Our Presidents Are Different: President Agnew is an alloy of President Jerkass and President Lunatic. President Gavin is closest to President Personable, while President Wallace is a President Schemer.
Out-Gambitted: Happens to President Wallace in Iran, as a result of his failed attempt to examine Iranian politics under the Shah through the lens of his background in Southern Dixiecrat politics.
Red Scare: President Agnew's policies are predicated on the idea that the world still works like it did in the McCarthyite 1950s.
Ripped from the Headlines: People and things that have recently appeared in the news often get to make appearances in the timeline. Weirdly, this also sometimes happens in reverse: Drew was writing about civil wars in Syria and Mali over a year before suspiciously similar wars actually broke out in Real Life.
Serial Killer: One stalks Washington, DC and targets Democratic politicians.
Shown Their Work: Drew did his research on this timeline, and it shows. Big time.
Some British voters in 1977 are disgusted with the Heath government's catalogue of catastrophe but are unconvinced about Denis Healey's Labour Party. The result is that the Liberal Party has a massive surge from just nine seats to over fifty.
For similar reasons, third parties such as the Libertarians, the Christian Values movement (the ReligiousRight without the association with Reaganomics), and We The People (the New Left as its own political party, broken off from the increasingly Dixiecrat-dominated Democrats) become increasingly important in the American political landscape.
Who Shot JFK?: Chicago gangster Sam Giancana survives the attempt on his life in 1975 (which killed him in Real Life) and writes a tell-all book with journalist Dan Moldea, in which he dishes on (among other things) the subject of the JFK assassination. As it turns out, Oswald was just a lone nut. A conspiracy between The Mafia and anti-Castro Cuban exiles tried three times to kill him, but all of them failed, and Oswald's attempt, which ultimately did get him, had nothing to do with their conspiracy. However, Giancana does speculate that another conspiracy wanted JFK dead, and that they had deliberately foiled the Mafia's efforts in order to kill him themselves. He also says that the Mafia wanted to kill Bobby Kennedy as well, but Sirhan Sirhan beat them to it.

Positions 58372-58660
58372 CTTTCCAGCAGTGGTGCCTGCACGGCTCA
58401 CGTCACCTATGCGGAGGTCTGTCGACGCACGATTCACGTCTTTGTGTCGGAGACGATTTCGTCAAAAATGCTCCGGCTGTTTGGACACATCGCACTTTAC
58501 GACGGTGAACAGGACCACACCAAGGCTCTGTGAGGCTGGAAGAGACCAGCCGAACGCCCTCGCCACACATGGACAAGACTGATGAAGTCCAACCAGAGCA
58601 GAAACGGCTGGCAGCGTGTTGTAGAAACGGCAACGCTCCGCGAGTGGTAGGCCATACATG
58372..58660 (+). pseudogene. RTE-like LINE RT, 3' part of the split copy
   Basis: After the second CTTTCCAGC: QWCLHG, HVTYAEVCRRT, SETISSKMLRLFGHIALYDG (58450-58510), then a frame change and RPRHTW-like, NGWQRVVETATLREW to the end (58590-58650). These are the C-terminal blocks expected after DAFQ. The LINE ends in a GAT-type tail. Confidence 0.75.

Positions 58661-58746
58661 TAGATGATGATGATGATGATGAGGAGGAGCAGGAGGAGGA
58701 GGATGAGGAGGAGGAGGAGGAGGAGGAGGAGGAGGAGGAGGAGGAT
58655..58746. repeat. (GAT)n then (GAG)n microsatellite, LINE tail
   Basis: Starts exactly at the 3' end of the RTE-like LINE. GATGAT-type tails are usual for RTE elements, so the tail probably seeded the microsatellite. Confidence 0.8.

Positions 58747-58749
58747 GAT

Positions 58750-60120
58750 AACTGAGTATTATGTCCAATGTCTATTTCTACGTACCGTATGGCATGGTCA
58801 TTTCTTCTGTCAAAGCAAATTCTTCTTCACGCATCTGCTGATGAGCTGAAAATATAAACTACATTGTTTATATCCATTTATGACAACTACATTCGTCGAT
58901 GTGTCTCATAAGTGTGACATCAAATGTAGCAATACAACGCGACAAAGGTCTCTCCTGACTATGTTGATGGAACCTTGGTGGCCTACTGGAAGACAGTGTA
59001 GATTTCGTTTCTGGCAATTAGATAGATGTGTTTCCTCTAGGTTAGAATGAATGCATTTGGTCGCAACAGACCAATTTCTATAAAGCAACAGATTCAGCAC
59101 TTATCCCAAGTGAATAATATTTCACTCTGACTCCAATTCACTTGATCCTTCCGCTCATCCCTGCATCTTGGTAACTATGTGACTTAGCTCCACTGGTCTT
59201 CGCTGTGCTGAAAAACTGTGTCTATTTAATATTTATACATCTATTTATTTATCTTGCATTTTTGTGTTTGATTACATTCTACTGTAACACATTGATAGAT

George W. Bush is a fighter pilot held in a North Vietnamese prison camp (having been unable to avoid the draft) and has, since his release following the end of the Vietnam War, become an actor; his brother Jeb followed him into the Air Force.
At the same time, Al Gore is an embedded journalist in Syria who is captured by the regime there and held in similar circumstances.
Bill Clinton and Hillary Rodham serve as interns in one of the legal cases surrounding the disputed 1972 election, and Clinton is later posted as a legal officer in the army to Syria. His experiences there encourage him to run (successfully) for Congress... as a Republican.
David Petraeus is a lieutenant who leads a stand against Syrian insurgents, which ends up killing Private Walter B. Willis.
Barack Obama has not featured in person, but he is the author of some of the books quoted in the timeline and is apparently a history professor, as is Newt Gingrich, whose own works obviously offer the opposing slant on certain topics.
Dan Quayle is an NCO in Vietnam who earns commendations as a war hero and subsequently becomes the face of a campaign highlighting the poor treatment of soldiers and veterans.
Kelsey Grammer enters politics instead of acting, becoming a junior District Attorney.